The purpose of this paper is to assess student web searching competency. The paper aims to determine varying levels of university student competency in web searches and to investigate and compare their competency levels of searching academic and daily‐life tasks.
The study adopted a quantitative research method of giving study participants a controllable experiment, a task‐based online test (TBOT), to evaluate web searching competency based on student searching performance. Participants included 141 undergraduate and graduate students from Wuhan University, China. Their searching competency level was assessed by testing their searching effectiveness and searching efficiency.
Student average web searching competency level was found to be comparatively low overall, within preliminary stages of development. A lot of students are unable to search the web with efficiency. Competency levels for searching academic tasks were higher than those of daily‐life tasks, especially when the degree of difficulty increased. These two levels, however, have a significant positive correlationship. In information literacy education it is therefore vital to teach students comprehensive web searching competency that includes knowledge and techniques for both academic and daily‐life search tasks.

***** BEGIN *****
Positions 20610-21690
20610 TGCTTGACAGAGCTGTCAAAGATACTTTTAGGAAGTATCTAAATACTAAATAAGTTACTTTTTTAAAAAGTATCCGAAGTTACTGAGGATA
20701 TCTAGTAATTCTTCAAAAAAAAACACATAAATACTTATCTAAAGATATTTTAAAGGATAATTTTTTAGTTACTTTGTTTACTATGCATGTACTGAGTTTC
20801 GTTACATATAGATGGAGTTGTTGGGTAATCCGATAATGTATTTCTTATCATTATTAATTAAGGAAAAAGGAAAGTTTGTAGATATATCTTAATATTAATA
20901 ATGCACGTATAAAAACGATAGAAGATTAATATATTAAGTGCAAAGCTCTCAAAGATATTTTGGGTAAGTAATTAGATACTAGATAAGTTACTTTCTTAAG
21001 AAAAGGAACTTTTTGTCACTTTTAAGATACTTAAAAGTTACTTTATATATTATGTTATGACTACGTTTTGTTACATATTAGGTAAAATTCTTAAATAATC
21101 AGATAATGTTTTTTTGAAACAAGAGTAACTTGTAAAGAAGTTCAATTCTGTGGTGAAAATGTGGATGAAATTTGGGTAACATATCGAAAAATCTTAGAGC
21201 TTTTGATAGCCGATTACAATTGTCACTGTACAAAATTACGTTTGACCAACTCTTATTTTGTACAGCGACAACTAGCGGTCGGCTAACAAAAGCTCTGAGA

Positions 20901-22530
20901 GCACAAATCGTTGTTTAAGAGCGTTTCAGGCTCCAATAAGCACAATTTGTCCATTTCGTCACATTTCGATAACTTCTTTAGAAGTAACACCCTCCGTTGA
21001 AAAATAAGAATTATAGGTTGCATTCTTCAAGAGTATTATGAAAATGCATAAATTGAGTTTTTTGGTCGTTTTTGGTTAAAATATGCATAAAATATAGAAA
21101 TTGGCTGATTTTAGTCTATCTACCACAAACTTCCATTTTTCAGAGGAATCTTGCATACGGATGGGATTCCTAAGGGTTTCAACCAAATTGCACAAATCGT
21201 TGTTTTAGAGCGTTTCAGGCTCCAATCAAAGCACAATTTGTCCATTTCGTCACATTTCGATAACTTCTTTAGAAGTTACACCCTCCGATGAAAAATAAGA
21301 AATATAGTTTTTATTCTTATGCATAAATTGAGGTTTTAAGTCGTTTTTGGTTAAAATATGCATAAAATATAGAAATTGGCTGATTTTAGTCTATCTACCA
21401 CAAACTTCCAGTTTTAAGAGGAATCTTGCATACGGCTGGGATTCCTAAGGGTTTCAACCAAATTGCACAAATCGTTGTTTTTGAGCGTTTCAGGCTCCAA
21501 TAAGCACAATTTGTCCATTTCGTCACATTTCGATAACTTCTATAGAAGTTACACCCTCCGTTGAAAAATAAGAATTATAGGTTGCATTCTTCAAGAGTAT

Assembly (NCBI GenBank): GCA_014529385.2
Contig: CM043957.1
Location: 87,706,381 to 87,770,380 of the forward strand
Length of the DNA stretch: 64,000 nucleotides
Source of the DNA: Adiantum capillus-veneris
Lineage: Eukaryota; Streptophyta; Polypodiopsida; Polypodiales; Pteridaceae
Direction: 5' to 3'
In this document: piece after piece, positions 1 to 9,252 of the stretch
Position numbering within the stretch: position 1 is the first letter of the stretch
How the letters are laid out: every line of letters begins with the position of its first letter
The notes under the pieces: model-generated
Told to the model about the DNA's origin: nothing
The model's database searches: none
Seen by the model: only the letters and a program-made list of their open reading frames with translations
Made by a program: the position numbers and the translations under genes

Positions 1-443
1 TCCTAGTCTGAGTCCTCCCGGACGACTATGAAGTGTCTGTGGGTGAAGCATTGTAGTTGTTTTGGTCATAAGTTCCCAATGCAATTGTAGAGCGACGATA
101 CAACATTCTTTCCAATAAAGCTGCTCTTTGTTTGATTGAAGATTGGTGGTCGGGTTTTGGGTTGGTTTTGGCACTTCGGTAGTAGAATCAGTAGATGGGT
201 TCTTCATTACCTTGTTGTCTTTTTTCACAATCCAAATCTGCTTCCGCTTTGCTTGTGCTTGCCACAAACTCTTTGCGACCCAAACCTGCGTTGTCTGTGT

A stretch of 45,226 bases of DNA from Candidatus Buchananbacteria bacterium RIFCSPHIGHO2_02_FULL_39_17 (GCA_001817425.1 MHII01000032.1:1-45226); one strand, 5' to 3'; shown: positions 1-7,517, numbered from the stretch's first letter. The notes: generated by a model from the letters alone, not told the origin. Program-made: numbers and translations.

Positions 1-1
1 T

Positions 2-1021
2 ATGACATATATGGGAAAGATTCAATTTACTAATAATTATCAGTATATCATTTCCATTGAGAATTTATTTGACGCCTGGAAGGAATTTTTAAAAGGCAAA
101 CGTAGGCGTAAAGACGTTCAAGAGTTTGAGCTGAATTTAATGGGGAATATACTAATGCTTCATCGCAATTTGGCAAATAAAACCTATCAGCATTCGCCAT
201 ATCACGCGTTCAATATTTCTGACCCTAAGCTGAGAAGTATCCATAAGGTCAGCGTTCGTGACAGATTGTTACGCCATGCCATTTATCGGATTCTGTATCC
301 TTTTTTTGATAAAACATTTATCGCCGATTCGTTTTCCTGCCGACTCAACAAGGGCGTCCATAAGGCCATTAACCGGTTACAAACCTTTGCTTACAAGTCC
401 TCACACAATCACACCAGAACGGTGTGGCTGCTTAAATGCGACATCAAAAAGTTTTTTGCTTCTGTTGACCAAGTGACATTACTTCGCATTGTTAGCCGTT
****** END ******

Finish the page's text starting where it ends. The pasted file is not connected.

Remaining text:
Using the TBOT to assess student web searching competency is novel in the field of library and information science. By conducting this pilot experiment, librarians and teachers will be able to design and promote an improved information literacy education according to students' specific web searching competency status, instead of assumed goal levels.
Ding, R. and Ma, F. (2013), "Assessment of university student web searching competency by a task‐based online test", The Electronic Library, Vol. 31 No. 3, pp. 359-375. https://doi.org/10.1108/EL-03-2011-0044Download as .RIS
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